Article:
Great Escapes: a taste of the North in the magical city of Sokcho, South Korea

Great Escapes: a taste of the North in the magical city of Sokcho, South Korea

A trip to Sokcho means much more than delicious food, magnificent scenery and amazing souvenirs. The hints of North Korean culture makes it a wonderful city

The big picture

Sokcho, in northeast South Korea, isn’t your typical city. While its popularity has increased over the years, it has still managed to maintain its authentic, seaside, and North Korean beauty.

Yeah, that’s right: North Korean beauty. Sokcho is one of the closest cities to the more eccentric neighbours up north. In fact, it was considered a part of North Korea until the border map was redrawn after the Korean War in 1953. There were frequent boat rides to and from North Korea and many Sokcho natives have relatives on the other side of the border. Therefore, it’s unsurprising that Sokcho dialect and cuisine have hints of North Korean culture – and this is exactly what makes this city so magical.

A three-day trip to Sokcho is perfect. One day for food (prepare your stomach), one for travel (prepare your camera), and one for souvenirs (prepare your suitcase). Ready?

Visiting North Korea is not as bad an idea as you might think

How to get there

The “Korean wave” has engulfed our city, and Hong Kong tourists have been flocking to Seoul’s Incheon Airport via budget airlines and group tours whenever there’s a long weekend or term break. An experience in South Korea’s capital is unforgettable: the exotic food, the jaw-dropping cosmetics deals, the handsome K-pop stars … But is this the real South Korea? Or is it a South Korea trying to market itself to the masses?

Sorry, but it’s time to bypass Seoul. Once you land, hop on a bus to Sokcho – it should take you no longer than two hours. The city itself is tiny, so walking from the bus terminus to the city centre is no hassle at all, but there’s a bus if you need.

There’s another unique mode of transport available in the city centre … it’s definitely a slower, more traditional (and potentially wet) experience. Read about it in the “Must-dos” section.

Today’s specialty

Be bold and try squid soondae
Soondae is a very popular street snack among native Koreans, but tourists are often reluctant to give the sausage-like dish a try after they hear what’s in it: glass noodles and vegetables mixed in pig’s blood, encased in pig’s intestine. Not your cup of tea? Octopus soondae, unique to Sokcho, is much tastier and less likely to make your stomach churn. Sokcho was a port city, which means seafood was much more accessible than a pig’s insides. The natives filled squids with glass noodles, minced pork and vegetables, steaming and slicing them into mini pancake shapes. Then they were fried in egg batter and served to lucky guests. Delicious!

Slurp through a bowl of naengmyeon
Sweating buckets after a busy day as a tourist? Cool down with a bowl of naengmyeon, which literally translates to “cold noodles”. Sliced cucumbers, pears, and pickled radish – essentially everything cool – are laid on a bed of buckwheat noodles, fermented fish and chilli paste. Cut it all up, pour the ice-cold broth, dust it with some Sokcho sugar, mix everything up with your chopsticks, and let the mouth-watering extravaganza begin. Seoul-style naengmyeon is laughable in comparison.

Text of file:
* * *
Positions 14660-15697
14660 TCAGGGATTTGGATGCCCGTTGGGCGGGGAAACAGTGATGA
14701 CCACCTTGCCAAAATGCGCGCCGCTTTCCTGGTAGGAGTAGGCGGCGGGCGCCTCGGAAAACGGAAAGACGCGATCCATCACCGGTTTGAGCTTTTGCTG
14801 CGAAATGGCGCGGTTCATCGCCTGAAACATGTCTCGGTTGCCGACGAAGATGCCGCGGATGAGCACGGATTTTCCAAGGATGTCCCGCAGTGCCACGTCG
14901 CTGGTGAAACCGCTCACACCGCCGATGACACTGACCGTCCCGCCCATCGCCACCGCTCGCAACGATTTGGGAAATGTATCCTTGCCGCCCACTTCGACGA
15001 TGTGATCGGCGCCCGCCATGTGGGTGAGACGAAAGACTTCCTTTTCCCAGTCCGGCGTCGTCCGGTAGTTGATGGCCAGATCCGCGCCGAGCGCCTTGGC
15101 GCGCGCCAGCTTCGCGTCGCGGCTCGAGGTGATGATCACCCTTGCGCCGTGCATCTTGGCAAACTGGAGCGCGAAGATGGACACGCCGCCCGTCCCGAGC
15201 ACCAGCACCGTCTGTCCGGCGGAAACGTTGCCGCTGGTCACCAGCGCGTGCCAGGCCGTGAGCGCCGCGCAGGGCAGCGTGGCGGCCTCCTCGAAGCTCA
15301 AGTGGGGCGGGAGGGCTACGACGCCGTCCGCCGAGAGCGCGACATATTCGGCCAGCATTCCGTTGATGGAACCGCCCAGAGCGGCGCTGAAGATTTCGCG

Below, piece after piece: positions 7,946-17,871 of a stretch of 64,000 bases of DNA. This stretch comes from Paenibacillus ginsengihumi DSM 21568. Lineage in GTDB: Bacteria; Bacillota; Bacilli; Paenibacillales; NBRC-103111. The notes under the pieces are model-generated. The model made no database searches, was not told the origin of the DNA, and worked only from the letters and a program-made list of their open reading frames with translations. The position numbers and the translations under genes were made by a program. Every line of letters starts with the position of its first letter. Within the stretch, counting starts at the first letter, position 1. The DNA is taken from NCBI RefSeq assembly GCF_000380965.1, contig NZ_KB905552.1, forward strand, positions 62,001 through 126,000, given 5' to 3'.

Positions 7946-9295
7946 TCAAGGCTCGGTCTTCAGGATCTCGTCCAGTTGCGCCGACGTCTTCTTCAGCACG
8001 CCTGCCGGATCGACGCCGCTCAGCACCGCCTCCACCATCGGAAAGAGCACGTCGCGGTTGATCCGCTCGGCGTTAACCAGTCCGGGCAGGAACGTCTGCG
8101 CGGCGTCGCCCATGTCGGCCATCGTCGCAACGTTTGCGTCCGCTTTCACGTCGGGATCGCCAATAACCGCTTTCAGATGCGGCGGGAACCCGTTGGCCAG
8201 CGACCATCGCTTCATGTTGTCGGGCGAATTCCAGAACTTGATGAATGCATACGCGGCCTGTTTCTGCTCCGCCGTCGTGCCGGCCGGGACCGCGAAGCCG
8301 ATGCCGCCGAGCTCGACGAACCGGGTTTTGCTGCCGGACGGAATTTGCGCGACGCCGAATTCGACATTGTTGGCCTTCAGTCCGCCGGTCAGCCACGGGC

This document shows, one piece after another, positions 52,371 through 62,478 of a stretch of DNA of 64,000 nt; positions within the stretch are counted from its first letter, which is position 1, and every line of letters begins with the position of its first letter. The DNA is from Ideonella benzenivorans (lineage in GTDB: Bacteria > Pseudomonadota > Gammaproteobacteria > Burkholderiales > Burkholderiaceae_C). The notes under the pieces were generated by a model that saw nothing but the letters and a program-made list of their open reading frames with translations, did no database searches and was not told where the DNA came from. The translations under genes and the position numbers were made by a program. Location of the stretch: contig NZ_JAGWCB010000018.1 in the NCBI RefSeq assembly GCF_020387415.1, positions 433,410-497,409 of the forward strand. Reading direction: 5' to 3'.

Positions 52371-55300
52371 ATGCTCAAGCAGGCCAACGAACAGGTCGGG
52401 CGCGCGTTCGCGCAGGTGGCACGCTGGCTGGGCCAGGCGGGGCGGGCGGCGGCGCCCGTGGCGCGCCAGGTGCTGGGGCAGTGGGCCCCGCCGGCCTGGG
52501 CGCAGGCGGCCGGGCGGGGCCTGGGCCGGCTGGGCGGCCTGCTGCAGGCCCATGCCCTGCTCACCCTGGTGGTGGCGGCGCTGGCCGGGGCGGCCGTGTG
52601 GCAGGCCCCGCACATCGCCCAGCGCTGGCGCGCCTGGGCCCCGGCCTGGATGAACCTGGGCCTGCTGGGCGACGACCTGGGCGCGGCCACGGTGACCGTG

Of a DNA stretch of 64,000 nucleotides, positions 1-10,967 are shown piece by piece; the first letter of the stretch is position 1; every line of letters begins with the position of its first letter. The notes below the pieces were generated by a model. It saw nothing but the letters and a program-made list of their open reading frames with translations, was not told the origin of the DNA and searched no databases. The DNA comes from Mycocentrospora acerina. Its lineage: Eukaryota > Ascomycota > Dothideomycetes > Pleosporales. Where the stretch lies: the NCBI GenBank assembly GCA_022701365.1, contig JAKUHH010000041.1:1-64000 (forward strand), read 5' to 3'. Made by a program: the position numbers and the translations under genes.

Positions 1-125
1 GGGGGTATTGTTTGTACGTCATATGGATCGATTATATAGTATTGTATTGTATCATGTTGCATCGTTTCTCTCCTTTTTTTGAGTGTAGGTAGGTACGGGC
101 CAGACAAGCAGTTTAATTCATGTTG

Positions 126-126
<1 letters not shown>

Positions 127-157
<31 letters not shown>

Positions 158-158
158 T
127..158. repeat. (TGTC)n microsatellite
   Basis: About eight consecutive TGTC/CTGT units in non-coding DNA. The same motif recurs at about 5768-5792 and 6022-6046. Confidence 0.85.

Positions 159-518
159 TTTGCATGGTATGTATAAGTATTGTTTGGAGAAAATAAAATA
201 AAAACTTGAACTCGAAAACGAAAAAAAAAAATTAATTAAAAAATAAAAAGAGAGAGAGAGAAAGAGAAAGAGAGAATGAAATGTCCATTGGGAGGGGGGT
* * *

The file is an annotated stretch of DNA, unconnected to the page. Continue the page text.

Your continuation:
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Pull your way across Cheongcho Lake
Walk to the city centre and you’ll soon discover a lake dividing Sokcho. A magnificent view of the humble city awaits you on the other side. To get across, you’ll need to pay a “whopping” Korean won 200 (HK$1.50) to the seniors operating the “boat”. It’s actually less a boat and more a floating platform connected by a steel cable from one end of the river to the other. You can join in the fun and help the oldies pull the cable using a specially designed device.

Sokcho became famous after a tourism exhibition in 1999 drew visitors from all over the world. The local council designed buildings slap bang in the middle of the city, and they are still there today. Why walk when you can rent a mini electric car or bike to whizz you around the Expo Centre? You can even weave in and out of the beautifully crafted tulip parks between the structures.

Top photo spot
Most tourists visit the Seoraksan National Park in Sokcho, home to some of South Korea’s most beautiful mountain views. It’s almost impossible to snap a bad picture when you’re up there. A breezy walk up the mountain paths gives you the chance to tower above the city and witness the shining Yeongrangho lake and the gorgeous Sokcho beach. And, perhaps most interestingly, you also get a view of Bukhan – more familiar to us as North Korea. Top tip: go during autumn for an even more stunning and orangey experience!

Get lost in Sokcho Market

Finish your jam-packed stay with a peaceful browse through Sokcho Market. Alley after alley, there are stalls selling fresh seafood, souvenirs, clothes, and snacks …You’ll be amazed at what you can get your hands on. While you’re there, be sure to nibble on some spicy fried chicken, octopus bread, savoury pancakes, seafood tempura, and much, much more. More importantly, though, this is the perfect opportunity to post some ridiculously colourful Instagram photos!

Edited by M. J. Premaratne

This article appeared in the Young Post print edition as
A taste of the North


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